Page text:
Ginny has taken on various types of work over the years, such as at the local printing shop where she worked for almost 19 years. She has always been drawn back to the water.
She recalls a day her husband came home from fishing in Muscle Ridge and saw the laundry on the line. When he questioned why she wasn’t at work, she told him she had quit and wanted to start lobstering with him.
Ginny served as his stern lady up until his death in 2006 at the age of 90.
A fog shrouds Penobscot Bay as Virginia Oliver and her son, Max, head out to haul shortly after 4 a.m. in South Thomaston, Maine, on Aug. 10, 2021.(Jessica Rinaldi/The Boston Globe / Getty Images)
9 decades and 7 stitches
The life of a lobster hauler is not for the faint of heart. The hours are grueling. The pay is sometimes minimal. However, those in the industry will tell anyone who asks that they have a love for the open water.
Ginny enjoys her time offshore, but she hates to pilot the boast by herself when it’s foggy.
"I don't like the fog, but you have to go in it," she said. "We've got radars, and we've got depth finders, but I don't steer the boat too much when it's foggy. I make Max do it."
Virginia Oliver fishes with her 79-year-old son, Max Oliver. The two still use Ginny's late husband’s boat, which he rightfully named "Virginia" after the love of his life for 69 years.(Virginia Oliver)
Life on a boat for over nine decades gets rough sometimes. Some years, the fog lingers and makes anyone onboard wet to the gills. Ginny said she never gets seasick.
According to Ginny, she started lobstering when no women ever went out. Today, quite a few females have joined the profession.
"When I first started, there weren't any women going but me," she recalled. "Now, a lot of wives and girlfriends go with the men now lobstering."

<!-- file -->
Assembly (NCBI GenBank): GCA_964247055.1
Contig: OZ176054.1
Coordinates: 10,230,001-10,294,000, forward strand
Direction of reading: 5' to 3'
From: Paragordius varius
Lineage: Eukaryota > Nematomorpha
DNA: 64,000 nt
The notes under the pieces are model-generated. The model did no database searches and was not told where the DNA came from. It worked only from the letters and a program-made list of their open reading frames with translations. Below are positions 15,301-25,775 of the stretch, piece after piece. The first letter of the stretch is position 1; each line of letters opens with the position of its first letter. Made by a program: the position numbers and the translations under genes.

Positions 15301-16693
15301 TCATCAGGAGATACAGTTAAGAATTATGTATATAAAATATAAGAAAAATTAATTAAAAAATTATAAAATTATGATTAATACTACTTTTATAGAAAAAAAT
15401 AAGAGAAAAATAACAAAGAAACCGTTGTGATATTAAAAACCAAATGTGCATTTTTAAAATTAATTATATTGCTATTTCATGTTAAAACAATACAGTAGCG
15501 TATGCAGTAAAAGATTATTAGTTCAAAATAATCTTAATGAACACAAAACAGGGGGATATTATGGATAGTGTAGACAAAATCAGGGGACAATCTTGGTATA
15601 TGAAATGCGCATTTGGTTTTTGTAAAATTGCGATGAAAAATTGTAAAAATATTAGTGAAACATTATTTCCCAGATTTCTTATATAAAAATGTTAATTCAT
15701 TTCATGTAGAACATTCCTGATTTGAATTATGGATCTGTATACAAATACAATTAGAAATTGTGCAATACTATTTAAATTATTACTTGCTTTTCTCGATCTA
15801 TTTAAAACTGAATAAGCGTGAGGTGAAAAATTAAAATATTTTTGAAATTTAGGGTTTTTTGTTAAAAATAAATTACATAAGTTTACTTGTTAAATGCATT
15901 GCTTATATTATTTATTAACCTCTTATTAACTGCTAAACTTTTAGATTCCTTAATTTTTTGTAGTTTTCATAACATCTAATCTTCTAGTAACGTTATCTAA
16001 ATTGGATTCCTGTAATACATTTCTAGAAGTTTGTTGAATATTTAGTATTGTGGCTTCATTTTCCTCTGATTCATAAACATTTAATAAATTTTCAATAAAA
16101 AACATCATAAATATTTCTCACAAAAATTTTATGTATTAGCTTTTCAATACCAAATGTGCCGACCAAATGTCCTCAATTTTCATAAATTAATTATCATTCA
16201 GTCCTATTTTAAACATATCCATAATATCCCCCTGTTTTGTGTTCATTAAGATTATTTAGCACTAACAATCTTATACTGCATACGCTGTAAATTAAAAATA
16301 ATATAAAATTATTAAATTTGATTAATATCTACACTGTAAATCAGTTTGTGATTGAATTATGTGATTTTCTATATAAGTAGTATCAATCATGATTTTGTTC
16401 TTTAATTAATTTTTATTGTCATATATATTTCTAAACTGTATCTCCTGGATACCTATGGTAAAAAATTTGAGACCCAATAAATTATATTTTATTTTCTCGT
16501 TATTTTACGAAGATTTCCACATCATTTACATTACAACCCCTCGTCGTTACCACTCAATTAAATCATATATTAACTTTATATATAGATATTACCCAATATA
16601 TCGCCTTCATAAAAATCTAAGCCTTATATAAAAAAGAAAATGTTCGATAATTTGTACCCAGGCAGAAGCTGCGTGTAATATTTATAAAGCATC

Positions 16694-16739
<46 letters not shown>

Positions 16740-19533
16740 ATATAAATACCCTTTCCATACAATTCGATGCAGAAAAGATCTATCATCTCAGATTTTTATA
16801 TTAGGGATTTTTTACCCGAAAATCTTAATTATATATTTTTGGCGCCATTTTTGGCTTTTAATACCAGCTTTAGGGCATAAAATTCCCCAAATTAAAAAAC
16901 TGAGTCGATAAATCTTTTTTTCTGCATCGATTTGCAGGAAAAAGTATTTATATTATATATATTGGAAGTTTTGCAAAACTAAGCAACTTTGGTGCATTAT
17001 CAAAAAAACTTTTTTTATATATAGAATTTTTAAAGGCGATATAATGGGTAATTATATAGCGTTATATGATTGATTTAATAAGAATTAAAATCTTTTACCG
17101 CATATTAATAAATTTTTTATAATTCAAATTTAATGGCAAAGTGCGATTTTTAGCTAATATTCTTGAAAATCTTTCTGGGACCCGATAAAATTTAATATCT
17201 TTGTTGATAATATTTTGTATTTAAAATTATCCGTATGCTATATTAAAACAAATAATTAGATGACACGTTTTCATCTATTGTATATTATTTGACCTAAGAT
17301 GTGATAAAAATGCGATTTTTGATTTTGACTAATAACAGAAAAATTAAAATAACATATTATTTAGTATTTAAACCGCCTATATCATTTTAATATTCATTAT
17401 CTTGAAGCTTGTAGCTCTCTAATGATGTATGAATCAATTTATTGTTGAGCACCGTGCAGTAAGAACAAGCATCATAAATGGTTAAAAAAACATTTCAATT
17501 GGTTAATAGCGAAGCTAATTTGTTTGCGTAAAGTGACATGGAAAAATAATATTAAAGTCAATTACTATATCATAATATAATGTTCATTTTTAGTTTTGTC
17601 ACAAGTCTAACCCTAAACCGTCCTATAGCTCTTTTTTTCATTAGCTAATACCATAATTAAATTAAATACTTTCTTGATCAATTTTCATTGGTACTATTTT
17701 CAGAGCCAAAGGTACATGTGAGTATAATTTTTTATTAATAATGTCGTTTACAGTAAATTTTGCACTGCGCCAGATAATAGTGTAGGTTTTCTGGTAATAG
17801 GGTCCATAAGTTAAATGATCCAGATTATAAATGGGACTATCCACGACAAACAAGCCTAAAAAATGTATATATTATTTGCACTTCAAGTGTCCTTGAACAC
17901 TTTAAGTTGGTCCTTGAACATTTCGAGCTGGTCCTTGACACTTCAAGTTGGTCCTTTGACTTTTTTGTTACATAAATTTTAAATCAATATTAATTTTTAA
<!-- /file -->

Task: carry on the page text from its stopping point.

Modern-day traps are also different. They are wired compared to the wooden structures Ginny used growing up. It was also a lot more work to sink the traps than today’s current technology. Trappers also had to be more self-reliant – something the Lobster Lady has learned over the years.
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Stacks of old lobster traps, Muscongus Bay in New Harbor, Maine. (Joe Sohm/Visions of America/Universal Images Group / Getty Images)
Ginny can still remember the day a crab bit her. The injury required seven stitches.
"The doctor said, ‘What are you doing out there lobstering anyway?' she recalled. "And I said, ’Because I want to.'"
Still to this day, Ginny doesn't think her doctor liked her salty reply, but she didn't care.
"I told him anyway," she added. "I'm pretty independent."
After breaking her right wrist years ago, Ginny now does all the banding with one hand because she does not have enough strength in the other.
As her son hauls the traps out of the water, she will measure and band them. If they are too short or have eggs, she will throw them back into the water.
Virginia Oliver stirs a pot of mashed potatoes as she makes dinner for herself and her son, Max, in Rockland, Maine, on Aug. 10, 2021.(Jessica Rinaldi/The Boston Globe / Getty Images)
Ginny's four children all still reside in the immediate Rockland area – the youngest is now 76 and the oldest is 82. They all still gather for supper every Saturday night around the same kitchen table they grew up eating on. Lobster is hardly ever on the menu, but you are sure to find some of Ginny's famous baked beans, pickles or homemade pastries.
Virginia Oliver celebrates her birthday with her four kids, from left to right, William, 80; Margaret, 82; Charles, 76; and Max, 79.(Virginia Oliver)
If you are wondering what her secret to life is, it’s simple: stay busy.
"You have to keep busy," she said. "You just can't sit around. That's not for me."
As each day goes by, Ginny gets older, but her wisdom and humility grow stronger. The world is constantly changing around her, but one thing is for certain. Her alarm clock will still buzz each morning of a lobster haul at a quarter-of-three until the day she decides to retire, which apparently isn’t coming anytime soon.
People often question when she plans to hang up her traps. "When I die," Ginny replies with a smile and a laugh.